That was almost … normal.
And, as presidential inaugurations go, nicely done. Three excellent musical performances, an outstanding poem from Amanda Gorman, fully appropriate prayers from clergy. The Capitol balcony filled with distinguished politicians from both parties. The always excellent Marine Corps band.
And normal President Joe Biden, giving a normal inaugural address.
Of course it wasn’t really a normal inauguration. The absence of the usual crowds of citizens — even the podium was nowhere near as crowded as it usually is when new presidents take the oath of office — and the face masks were constant reminders of the coronavirus pandemic. The heavy security visible in the days leading up to Wednesday’s event was a reminder that a mob of insurrectionists rioted in the Capitol just two weeks ago. And the outgoing president who provoked that mob and prevented a peaceful transfer of power was nowhere to be seen.
Biden’s challenge continues to be that his two main promises — to restore traditions and comity after Donald Trump’s divisiveness and lawlessness, and to try to enact an aggressive liberal policy agenda — don’t fit naturally together. His inaugural address met that conflict head on.
He was helped, if that’s the correct word, by the events of Jan. 6. The rout of the Capitol mob allowed Biden to claim that “democracy has prevailed,” and to place his presidency on the side of unity and against what he pointedly called “white supremacy.” Biden championed an America in which the government tackles the problems of the day and in which there is room for democratic disagreement about how to go about it. In this way, Biden claims that his job and the job of the American people is to “restore the soul and secure the future” of the nation, which “requires the most elusive of all things in a democracy: unity.”
All this would have sounded arrogant — claiming all of democracy for himself and for Democratic policy goals — if it hadn’t been for Trump’s weeks-long attempt to overturn the election, with the support of many congressional Republicans and, eventually, of the mob. But Biden could speak for everyone who supported the Constitution, Democrats and Republicans alike.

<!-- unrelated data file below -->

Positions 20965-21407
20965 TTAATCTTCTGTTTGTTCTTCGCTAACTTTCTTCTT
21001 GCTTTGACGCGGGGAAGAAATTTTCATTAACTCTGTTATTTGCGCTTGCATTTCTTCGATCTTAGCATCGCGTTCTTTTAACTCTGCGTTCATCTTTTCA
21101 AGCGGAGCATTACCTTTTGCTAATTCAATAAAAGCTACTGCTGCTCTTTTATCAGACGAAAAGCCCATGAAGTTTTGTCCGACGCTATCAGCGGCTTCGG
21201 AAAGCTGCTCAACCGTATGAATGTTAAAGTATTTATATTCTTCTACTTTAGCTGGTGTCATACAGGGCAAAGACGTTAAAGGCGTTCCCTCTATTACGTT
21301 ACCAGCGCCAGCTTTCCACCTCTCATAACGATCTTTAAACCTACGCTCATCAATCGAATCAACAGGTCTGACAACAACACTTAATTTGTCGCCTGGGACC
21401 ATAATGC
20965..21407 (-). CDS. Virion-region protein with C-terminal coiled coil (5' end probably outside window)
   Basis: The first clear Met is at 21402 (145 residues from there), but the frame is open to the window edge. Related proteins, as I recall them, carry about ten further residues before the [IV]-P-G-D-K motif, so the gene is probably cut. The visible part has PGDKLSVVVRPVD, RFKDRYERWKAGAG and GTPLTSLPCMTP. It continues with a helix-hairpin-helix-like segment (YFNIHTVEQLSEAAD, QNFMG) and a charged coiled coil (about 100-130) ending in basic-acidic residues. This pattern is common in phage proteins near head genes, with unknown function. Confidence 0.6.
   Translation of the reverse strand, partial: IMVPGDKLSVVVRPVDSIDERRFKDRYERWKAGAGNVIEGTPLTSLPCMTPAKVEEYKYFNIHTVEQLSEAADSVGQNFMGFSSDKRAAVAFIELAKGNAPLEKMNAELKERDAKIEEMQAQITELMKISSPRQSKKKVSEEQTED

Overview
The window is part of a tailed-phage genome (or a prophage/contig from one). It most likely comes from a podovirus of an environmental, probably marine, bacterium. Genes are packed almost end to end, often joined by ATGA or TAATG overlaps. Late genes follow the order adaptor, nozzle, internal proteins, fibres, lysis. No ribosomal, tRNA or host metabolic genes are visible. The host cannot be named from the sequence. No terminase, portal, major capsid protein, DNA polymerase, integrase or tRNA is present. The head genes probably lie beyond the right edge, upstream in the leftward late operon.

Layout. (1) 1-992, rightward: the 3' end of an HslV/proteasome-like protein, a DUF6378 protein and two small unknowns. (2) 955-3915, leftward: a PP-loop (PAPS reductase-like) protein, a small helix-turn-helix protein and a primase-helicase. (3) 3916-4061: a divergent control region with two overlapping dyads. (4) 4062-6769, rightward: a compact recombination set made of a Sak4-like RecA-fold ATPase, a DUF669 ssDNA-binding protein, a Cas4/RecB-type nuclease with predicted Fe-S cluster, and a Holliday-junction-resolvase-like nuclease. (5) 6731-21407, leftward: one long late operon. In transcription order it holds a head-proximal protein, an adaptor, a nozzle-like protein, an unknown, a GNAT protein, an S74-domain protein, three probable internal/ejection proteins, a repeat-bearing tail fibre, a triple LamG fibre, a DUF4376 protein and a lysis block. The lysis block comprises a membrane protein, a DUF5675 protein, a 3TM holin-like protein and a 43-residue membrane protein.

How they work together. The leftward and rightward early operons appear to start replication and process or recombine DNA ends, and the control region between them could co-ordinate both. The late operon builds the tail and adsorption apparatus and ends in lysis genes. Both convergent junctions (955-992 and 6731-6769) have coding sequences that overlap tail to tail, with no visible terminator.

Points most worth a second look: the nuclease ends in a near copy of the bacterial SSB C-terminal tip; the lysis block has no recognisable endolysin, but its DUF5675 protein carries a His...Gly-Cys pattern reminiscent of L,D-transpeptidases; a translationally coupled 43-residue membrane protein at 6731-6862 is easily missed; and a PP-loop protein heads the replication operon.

Biden would have asked for unity anyway; all presidents except for Trump promise to govern on behalf of the entire nation. But the context elevated this commonplace above the level of cliche. When Biden talked about “a constant struggle between the American ideal that we’re all created equal, and the harsh, ugly reality that racism, nativism, fear, demonization have long torn us apart,” he wasn’t just spouting talking points. He was calling out tangible threats to the republic.
Biden was inviting everyone, including Trump supporters, to unite in rejecting Trumpism, without insisting that unity required agreement with Democrats on specific policy questions. At the same time, he essentially invoked Trump’s mob to give himself and the slim Democratic majorities in Congress license to work towards their policy goals, no matter how controversial, without violating the underlying unity. That is, in the face of true “bitterness and fury … exhausting outrage … [and] a state of chaos,” Biden promises that we can all be united no matter how many differences and disagreements we have.
I doubt that Biden’s speech will go down in history as one of the greatest, but it was solid and well delivered. He promised to “lower the temperature,” and that should be a fairly easy promise to keep (even as the Senate prepares to try Trump after his second impeachment).
Inaugural speeches don’t determine whether a presidency will succeed or not; that’s the hard work that’s ahead. But they do mark the next stage of representation, in which presidents begin to explain what they are doing in office in the context of what they promised to do on the campaign trail. That makes them important. As is the democratic and patriotic pageantry surrounding them.
Normal? Almost. Nice? Very. –Bloomberg